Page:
KODAK Digital Still Camera
KODAK Digital Still Camera
While perusing Fabric Mart Fabrics, i stumbled across this knit and fell in love. It reminded me of fire, for some reason, so I think of it as my strokes of fire colors dress. I have had New Look 6301 in my stash for a while, so I decided to use this fabric to try it out. I was most interested by View D, the sleeveless version with a straight skirt. What do you think of the result?
KODAK Digital Still Camera
KODAK Digital Still Camera
As a pattern review, I made View D, in a size 8. I noticed the ties looked a little short, so I cut the the size 20 length of them. I liked the pleats in the skirt and I thought the pleats in the bodice were interesting, but ultimately I don’t prefer them. I also think the ties would need to be longer for me to really like what they would add to the dress. It was very comfortable to wear all day, though, so that’s a plus. I’m glad I finally made a dress from this pattern, but I’m not thrilled with the result. I think I just like other wrap dresses better on me.
As promised yesterday, the second dress I made this weekend is from McCalls 6884. It is quite a versatile mock wrap dress pattern with varied options for the sleeves, the ties, the length, the right front wrap panel, and the amount of leg revealed. It can also be easily adapted to be an actual wrap dress if one desires.
I sewed View C without the sleeves. The pattern calls for a medium-weight knit, but we know how well i follow those kinds of directions by now. I used a lightweight knit, more about how i chose that later. 🙂 The instructions are straight forward, except where one instruction says stitch to the circle, when on that particular view I think it should have said box. It is a mock wrap dress because the left panel is sewn to the right and back panels on the right side, however the right panel does hang free and actually wraps across the body to be secured by the ties.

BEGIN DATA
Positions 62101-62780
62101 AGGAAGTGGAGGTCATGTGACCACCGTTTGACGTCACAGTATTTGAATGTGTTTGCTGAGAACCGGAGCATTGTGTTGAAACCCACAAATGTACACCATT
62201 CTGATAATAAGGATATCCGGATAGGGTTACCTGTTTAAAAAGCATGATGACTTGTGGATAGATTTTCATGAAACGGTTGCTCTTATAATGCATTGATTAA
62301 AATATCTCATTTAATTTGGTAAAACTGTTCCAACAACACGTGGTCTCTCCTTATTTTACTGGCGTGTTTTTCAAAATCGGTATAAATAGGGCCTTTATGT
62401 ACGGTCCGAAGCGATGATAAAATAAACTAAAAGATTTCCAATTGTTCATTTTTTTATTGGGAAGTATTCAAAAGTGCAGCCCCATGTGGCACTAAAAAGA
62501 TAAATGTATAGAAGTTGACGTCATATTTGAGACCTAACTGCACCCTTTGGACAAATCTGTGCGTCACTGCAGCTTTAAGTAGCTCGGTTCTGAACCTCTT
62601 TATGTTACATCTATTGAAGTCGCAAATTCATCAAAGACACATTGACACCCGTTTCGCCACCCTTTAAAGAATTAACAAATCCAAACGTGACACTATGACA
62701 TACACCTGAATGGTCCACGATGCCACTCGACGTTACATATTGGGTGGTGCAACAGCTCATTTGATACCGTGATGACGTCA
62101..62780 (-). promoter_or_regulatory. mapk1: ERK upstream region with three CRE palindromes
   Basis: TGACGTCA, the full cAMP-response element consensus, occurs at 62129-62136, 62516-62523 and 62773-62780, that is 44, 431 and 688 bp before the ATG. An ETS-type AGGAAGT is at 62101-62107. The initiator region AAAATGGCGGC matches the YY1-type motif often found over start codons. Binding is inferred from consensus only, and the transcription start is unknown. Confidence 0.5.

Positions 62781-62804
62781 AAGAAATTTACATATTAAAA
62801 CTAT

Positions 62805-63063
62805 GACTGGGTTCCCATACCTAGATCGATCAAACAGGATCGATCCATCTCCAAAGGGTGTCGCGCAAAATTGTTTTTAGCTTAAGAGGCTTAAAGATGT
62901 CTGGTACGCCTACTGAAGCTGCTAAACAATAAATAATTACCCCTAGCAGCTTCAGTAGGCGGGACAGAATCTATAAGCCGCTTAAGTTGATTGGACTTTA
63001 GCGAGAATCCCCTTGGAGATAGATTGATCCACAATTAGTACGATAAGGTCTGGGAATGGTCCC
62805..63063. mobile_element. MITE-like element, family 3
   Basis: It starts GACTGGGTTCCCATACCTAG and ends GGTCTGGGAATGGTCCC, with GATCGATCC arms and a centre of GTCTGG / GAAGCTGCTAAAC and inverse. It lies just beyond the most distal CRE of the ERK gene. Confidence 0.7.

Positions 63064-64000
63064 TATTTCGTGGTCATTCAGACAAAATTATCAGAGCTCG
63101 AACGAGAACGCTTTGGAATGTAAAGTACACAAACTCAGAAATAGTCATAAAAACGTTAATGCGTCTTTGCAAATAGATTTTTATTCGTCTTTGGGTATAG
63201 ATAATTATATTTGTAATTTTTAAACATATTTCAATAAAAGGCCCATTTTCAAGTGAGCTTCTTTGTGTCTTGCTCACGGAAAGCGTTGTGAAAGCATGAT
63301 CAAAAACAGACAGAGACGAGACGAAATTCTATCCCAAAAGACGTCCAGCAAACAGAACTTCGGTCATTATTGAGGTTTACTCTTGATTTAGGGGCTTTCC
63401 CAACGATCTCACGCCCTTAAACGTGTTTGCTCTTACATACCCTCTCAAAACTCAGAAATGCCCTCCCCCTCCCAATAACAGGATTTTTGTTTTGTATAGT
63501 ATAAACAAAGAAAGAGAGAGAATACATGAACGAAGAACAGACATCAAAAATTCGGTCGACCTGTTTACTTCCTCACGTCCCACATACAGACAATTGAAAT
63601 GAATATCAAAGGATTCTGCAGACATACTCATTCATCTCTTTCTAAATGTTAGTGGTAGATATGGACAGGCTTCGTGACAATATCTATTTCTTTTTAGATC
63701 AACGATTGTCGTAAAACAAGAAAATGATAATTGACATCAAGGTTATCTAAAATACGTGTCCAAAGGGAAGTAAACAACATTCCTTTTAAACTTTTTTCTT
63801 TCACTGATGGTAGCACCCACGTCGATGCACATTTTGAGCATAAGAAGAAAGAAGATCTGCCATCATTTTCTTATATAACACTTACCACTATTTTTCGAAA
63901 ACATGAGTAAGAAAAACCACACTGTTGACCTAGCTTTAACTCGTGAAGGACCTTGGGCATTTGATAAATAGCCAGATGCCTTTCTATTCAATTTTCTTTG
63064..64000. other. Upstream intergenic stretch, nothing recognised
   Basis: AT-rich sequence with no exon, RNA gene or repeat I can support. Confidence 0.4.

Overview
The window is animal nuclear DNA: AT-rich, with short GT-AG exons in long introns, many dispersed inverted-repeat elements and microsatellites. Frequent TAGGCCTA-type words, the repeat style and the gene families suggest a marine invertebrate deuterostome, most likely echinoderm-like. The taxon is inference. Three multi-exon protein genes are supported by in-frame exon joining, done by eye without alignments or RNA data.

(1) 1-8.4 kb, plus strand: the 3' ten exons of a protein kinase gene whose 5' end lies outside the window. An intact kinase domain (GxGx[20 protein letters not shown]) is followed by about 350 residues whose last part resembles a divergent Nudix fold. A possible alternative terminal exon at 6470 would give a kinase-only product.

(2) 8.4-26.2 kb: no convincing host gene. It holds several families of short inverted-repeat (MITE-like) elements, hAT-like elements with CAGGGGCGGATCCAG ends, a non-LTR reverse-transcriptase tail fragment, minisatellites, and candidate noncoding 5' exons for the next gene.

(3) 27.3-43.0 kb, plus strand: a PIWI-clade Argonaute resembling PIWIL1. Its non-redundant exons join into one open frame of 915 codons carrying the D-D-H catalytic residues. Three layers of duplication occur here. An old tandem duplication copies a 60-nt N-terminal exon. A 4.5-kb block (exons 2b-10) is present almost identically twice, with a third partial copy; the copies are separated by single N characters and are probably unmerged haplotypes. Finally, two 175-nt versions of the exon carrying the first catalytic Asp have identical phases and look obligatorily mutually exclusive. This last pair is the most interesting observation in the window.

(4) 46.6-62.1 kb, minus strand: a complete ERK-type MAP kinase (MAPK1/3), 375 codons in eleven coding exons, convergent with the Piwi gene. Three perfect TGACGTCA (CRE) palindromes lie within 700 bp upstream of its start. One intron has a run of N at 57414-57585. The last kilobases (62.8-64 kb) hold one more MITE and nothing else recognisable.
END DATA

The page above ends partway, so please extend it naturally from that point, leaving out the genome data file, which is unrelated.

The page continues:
Let’s talk about the fabric i used. 🙂 I was digging through the remnants bin at my local Hancock Fabrics, and my hand caught a silky soft feeling. I grabbed it and yanked it out from under the piles of fleece and cotton pieces, and this beautiful magenta won me over immediately. It must have been meant for me to make this dress, because there was slightly more than a yard in the remnant and this pattern does not require the normal 2-3 yards that other wrap dresses request. When the sales associate saw it, she told me that she didn’t think very many people could wear this color well. I don’t think I have that problem 🙂
I love this dress, It’s super soft, silky, and feels as if it’s barely there. I think the solid color highlights the cross body gather details well. I’ve included a close-up of the gathering below.
I like to call this the accidental vintage Vogue dress. For this dress I used the pattern, Vogue 8784. It is a wrap dress with bodice pleating and options for, a straight skirt (with pleating), a full skirt (without pleating), cap sleeves, and long sleeves. It doesn’t look vintage on the package nor does my muslin. The muslin was made with the straight skirt option and both sleeve styles in a mint green taffeta that will never see the light of day ;). The taffeta version showed the pleating details well and gave the dress a very structured look. The fabric I used is a super soft floral jacquard I found on the clearance table, which I purchased initially to be used as muslin fabric. While it sat waiting to be used, the floral pattern grew on me and I decided to make the full skirted version of the dress. Sometimes the pattern on a fabric makes all the difference in how something looks. On my version the pleating detail work disappears into the pattern and the dress looks like all it needs is a petticoat or two (I may make one eventually, but I don’t like tulle) to be a vintage.